- The federal government’s budget deficit is rising quite rapidly, increasing the supply of U.S. Treasury bonds (which, all else remaining equal, lowers bond prices and increases interest rates).
- The Fed is gradually reducing its purchases of Agency Mortgage-Backed Securities (MBS) to replace run-offs – this may increase mortgage rates by roughly 0.25 percent over the next few years.
What is the impact of government policy changes?
It’s mixed. Strong government spending and tax cuts are helping to create a strong economy, but also increasing interest rates. Other factors are having a relatively minor impact on housing.
- Deficit spending is putting upward pressure on interest rates.
- The impact on housing of changes in the tax law has been minor so far.
- Over time, the higher marginal cost of owning both primary and secondary homes will likely result in slightly lower home ownership rates and slightly lower home price growth.
- Infrastructure. Nothing yet. It will be a positive if Congress does act. Overcrowded transit is one reason cities are not expanding outward as fast as in the past.
- Trade war. A negative for housing in two ways: It increases overall inflation, which tends to push up interest rates, and it increases the cost of building new homes. Impacts vary by region and by type of employment, but are generally not helpful in the short run. Higher construction costs due to tariffs on lumber, steel and other materials may slow construction. Tariffs are discussed in detail in the Spring 2018 HaMMR℠.
Is declining affordablity going to kill the housing market?
Housing affordability varies greatly by location. It remains favorable to home ownership in most locations but is deteriorating quickly as rates rise. The National Association of Realtors® Affordability Index is still 15 percent better than its historic average for the U.S. overall, which may explain why GSE data indicates an increasing first-time homebuyer share and the home ownership rate last year grew for the first time in 13 years.
Chart 1: Housing Affordability Index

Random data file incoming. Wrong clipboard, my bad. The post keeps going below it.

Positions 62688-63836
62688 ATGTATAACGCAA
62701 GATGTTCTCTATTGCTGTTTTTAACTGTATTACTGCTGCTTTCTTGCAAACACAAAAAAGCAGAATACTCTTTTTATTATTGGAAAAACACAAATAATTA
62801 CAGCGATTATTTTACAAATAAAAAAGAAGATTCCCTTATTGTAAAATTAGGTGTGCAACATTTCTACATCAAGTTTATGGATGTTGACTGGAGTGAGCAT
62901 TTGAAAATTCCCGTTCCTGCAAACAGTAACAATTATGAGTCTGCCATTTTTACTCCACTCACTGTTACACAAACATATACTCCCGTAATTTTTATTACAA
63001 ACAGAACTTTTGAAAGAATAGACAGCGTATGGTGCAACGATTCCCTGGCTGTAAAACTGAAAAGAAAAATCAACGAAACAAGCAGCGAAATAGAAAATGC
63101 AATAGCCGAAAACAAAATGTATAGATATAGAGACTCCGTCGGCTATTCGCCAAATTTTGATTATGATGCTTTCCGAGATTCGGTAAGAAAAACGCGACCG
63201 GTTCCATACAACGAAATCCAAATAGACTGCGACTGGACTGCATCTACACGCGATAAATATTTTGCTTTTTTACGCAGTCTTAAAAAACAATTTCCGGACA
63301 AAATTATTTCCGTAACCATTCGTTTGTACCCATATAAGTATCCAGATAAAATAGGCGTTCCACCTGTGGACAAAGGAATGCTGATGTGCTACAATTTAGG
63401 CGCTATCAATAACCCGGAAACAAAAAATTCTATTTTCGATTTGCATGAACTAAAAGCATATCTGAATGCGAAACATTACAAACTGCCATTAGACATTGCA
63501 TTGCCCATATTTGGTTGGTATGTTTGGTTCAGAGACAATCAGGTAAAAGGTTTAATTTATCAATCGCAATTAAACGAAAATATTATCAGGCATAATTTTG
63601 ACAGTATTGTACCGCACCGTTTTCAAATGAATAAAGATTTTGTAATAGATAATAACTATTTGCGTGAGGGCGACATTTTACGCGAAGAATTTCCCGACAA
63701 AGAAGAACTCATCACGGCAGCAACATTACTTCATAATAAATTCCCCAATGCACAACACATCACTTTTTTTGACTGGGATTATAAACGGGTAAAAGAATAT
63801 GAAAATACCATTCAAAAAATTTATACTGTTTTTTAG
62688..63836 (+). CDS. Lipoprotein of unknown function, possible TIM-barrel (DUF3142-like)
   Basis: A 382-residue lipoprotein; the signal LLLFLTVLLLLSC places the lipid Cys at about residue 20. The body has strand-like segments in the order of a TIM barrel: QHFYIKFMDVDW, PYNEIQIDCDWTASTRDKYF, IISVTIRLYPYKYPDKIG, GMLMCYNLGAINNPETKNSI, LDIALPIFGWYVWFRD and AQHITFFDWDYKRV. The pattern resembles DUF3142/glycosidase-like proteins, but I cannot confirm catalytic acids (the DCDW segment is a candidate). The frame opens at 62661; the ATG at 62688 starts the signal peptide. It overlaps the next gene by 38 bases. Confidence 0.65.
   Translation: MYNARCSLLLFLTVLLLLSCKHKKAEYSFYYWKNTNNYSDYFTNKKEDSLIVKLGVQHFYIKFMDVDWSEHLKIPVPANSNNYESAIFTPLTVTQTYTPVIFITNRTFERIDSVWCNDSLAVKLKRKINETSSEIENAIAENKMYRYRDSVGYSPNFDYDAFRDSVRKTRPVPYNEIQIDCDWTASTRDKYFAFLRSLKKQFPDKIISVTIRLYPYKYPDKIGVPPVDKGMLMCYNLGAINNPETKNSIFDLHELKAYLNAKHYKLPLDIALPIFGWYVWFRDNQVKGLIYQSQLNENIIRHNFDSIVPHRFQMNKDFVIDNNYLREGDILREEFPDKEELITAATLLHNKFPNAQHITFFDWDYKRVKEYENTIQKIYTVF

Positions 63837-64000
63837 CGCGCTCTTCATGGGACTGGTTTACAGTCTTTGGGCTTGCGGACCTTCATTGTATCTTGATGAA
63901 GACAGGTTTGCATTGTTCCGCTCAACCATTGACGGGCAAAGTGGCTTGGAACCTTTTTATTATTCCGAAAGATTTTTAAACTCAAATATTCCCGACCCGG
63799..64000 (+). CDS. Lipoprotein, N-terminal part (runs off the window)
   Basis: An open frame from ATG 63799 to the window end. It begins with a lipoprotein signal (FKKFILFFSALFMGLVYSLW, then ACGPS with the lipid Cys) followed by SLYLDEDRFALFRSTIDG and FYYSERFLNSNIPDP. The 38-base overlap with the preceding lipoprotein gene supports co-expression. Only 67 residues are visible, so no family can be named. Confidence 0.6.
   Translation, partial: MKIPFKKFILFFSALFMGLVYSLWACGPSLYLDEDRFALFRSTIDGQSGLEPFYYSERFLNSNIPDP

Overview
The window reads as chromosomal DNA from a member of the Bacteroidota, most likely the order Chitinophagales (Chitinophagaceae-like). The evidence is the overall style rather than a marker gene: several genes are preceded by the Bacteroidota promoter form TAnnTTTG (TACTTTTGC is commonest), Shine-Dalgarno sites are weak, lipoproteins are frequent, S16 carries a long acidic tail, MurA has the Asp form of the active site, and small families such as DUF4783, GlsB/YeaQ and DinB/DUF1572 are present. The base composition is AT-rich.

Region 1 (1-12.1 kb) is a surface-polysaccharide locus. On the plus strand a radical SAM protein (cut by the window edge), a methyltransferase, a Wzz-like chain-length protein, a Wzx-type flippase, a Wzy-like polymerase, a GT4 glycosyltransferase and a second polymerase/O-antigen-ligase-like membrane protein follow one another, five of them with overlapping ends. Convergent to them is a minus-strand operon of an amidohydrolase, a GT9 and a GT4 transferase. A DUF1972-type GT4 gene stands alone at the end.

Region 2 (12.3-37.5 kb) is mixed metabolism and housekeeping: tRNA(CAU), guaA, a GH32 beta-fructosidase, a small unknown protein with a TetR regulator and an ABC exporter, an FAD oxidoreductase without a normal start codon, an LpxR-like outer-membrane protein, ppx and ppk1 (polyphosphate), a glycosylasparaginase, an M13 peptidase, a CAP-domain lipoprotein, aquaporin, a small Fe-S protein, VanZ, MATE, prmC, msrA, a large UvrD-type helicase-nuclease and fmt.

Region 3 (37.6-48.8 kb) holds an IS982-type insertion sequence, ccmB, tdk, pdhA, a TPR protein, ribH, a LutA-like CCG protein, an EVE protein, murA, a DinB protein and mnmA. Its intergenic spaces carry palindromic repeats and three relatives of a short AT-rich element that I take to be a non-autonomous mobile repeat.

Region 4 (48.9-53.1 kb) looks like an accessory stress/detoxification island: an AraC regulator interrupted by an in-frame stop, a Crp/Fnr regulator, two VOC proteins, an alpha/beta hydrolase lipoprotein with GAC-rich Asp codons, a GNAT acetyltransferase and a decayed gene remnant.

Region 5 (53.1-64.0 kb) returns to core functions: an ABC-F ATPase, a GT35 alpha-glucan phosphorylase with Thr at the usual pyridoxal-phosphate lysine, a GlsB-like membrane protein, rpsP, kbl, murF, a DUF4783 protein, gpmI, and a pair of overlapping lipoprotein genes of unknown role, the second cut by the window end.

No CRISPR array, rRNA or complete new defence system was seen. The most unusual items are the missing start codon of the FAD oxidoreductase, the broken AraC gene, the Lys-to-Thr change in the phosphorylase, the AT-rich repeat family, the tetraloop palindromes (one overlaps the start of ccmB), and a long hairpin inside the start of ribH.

At Arch, we also create our own affordability measure, based on the percentage of median household income needed to cover mortgage payments on a median-priced home (assuming a 10 percent down payment), as shown below. More details about our Median Debt-to-Income ratio can be found in the latest HaMMR.
Chart 2: Percentage of Median Household Income Needed to Cover Mortgage Payments on a Median-Priced Home
What is Arch MI’s view on the increasing credit risk by region?
Arch has several proprietary risk measures that we make public on our website, including the Arch MI Risk Index and our estimates of over-/undervaluation.
HaMMR also discusses regional risks. In the Fall 2018 issue, Alaska, West Virginia, Texas and Connecticut rank as the highest in risk, but are still relatively modest risks.
Alaska has the highest Risk Index value, with a 26 percent chance of seeing house price declines. The state’s Risk Index value decreased from last quarter due to a slight improvement in home price growth. Alaska and West Virginia make the list for highest-risk states due to the lingering effects of slowdown in the energy-extraction sector. They are both on track to improve and the worst appears to be behind us.
Home prices in Texas continue to grow faster than incomes do, which is not sustainable. Texas is likely to become riskier going forward since affordability continues to deteriorate at a rapid rate and it is easier to build there than in most states. We estimate that Texas has an 18 percent chance of house prices being lower in two years due to high home prices relative to its past.
Connecticut has a 15 percent chance of price declines since it is a high-cost, high-tax state, which may suffer disproportionally from new limits on state and local tax deductions.
Chart 3: State and Metros with the Highest Risk Index Values
Chart 4: Arch MI Risk Index for the 25 Riskiest MSAs